A few months ago in the emergency department, I saw a child who had been getting only half as many puffs of their asthma controller medication as prescribed. The mother, hoping to make the $185 inhaler last longer, figured some medicine was better than none. For many people, living on the financial edge, life is a series of trade-offs – medicine vs food vs clothing vs transportation – that most of us are completely unfamiliar with.
Health insurance is supposed to minimize the need to include medical care as part of that zero-sum equation. The Affordable Care Act, by expanding coverage, should therefore increase access to care. But one of the changes that has accompanied the ACA is a huge increase in cost-sharing, not just for people covered by policies acquired through the ACA, but for everyone. Over 20% of all health plans now are high deductible plans, and they are growing far faster than any other type of coverage. We are now starting to see some of the effects of this shift of financial responsibility for health costs away from insurers and toward patients. Back in the 1970s, the RAND Health Insurance Experiment randomized people to high vs. low deductible plans. Their main findings were that those who had to pay higher out-of-pocket costs used less medical services, both necessary and unnecessary, and that overall there was no demonstrable difference in health outcomes. Many have since latched onto this as evidence that cost sharing can decrease spending without harming health. But dig into the details and you’d see that among those people with lower incomes and poorer health to start with, there were adverse effects of greater cost sharing (specifically, higher mortality among those with hypertension).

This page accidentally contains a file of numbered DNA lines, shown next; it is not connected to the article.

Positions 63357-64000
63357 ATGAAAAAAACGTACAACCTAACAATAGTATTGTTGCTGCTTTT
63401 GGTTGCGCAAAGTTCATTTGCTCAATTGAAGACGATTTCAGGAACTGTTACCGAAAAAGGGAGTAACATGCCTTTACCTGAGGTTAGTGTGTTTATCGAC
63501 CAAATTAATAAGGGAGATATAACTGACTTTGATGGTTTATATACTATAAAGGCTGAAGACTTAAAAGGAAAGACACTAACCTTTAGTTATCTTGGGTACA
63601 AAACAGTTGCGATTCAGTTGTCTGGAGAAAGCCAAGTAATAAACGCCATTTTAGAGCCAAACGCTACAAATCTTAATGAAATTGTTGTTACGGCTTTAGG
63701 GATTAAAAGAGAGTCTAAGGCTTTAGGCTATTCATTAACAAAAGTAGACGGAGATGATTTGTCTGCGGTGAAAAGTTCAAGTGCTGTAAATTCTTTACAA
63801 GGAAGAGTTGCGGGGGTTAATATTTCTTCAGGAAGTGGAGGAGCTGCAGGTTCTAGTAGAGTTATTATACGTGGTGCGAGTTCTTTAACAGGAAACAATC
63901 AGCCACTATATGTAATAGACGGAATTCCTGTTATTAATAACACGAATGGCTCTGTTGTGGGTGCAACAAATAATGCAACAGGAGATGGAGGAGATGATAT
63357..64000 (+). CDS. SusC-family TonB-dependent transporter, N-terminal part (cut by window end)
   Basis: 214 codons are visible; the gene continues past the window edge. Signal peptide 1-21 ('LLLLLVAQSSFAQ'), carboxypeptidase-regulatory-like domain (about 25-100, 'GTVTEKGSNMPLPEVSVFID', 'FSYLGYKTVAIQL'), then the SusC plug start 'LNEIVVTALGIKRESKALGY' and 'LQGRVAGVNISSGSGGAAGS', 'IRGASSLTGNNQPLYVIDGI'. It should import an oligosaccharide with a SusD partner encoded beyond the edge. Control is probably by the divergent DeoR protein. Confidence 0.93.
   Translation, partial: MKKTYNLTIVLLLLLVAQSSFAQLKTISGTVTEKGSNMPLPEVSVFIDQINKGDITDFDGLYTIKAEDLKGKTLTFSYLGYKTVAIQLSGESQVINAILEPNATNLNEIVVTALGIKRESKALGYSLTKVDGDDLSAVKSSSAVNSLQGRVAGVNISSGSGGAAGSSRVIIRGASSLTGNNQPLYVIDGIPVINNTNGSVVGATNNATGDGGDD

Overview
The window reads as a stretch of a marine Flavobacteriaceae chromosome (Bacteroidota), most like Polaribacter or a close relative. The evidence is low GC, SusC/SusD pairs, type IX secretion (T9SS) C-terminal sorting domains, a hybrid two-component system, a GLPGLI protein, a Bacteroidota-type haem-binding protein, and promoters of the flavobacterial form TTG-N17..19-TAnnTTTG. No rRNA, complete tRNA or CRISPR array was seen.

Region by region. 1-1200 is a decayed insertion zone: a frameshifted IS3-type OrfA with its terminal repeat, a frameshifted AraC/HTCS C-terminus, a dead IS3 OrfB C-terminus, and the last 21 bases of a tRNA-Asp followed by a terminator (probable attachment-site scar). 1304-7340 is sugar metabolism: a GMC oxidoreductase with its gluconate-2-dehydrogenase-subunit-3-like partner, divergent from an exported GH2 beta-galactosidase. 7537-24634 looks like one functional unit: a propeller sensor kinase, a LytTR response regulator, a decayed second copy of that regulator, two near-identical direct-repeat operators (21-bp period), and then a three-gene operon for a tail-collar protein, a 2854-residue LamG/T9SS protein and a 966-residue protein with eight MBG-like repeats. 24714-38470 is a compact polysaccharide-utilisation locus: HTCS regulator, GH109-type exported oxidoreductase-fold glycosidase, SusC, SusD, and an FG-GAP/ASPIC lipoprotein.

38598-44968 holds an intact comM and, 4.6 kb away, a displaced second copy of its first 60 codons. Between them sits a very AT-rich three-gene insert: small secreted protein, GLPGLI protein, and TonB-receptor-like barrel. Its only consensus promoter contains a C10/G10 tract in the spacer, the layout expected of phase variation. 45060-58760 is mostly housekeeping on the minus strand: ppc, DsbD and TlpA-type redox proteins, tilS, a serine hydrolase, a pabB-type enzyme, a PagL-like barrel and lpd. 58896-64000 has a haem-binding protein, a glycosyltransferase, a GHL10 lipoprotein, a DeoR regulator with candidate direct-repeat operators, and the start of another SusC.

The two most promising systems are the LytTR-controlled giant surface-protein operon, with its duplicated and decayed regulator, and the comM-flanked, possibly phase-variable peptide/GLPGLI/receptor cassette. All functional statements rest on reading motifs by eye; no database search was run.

In the July issue of JAMA Pediatrics, researchers from Boston report on the effect of cost sharing on children with asthma. Similar to the RAND study, forgoing needed care (including medications and emergency department visits) was more common among those families with higher cost sharing who were also below 250% of the federal poverty level. Moreover, such families reported worse asthma control. They also were more likely to have to borrow money (33.3%) or defer other necessities (17.6%) than families who either had less cost sharing in their health insurance, or higher family income.
At present, children covered under Medicaid have very little cost sharing. Indeed, in the JAMA Pediatrics study, children covered by Medicaid fared reasonably well. However, those families who have employer-provided insurance, or those obtaining coverage via the public exchanges, may well fall into that combination of modest income and high cost sharing that leads to forgoing needed care for their children. We as health care providers need to be aware of the kinds of Sophie’s choices they are faced with. How can we support them? We can ask them if they are having trouble making ends meet, if they are having to trade off food for medication. We can be sensitive to the cost of the care we provide, and consider less expensive alternatives when appropriate. And we can be non-judgmental when we find out they missed a clinic visit, or didn’t refill a prescription. Instead, we can be curious.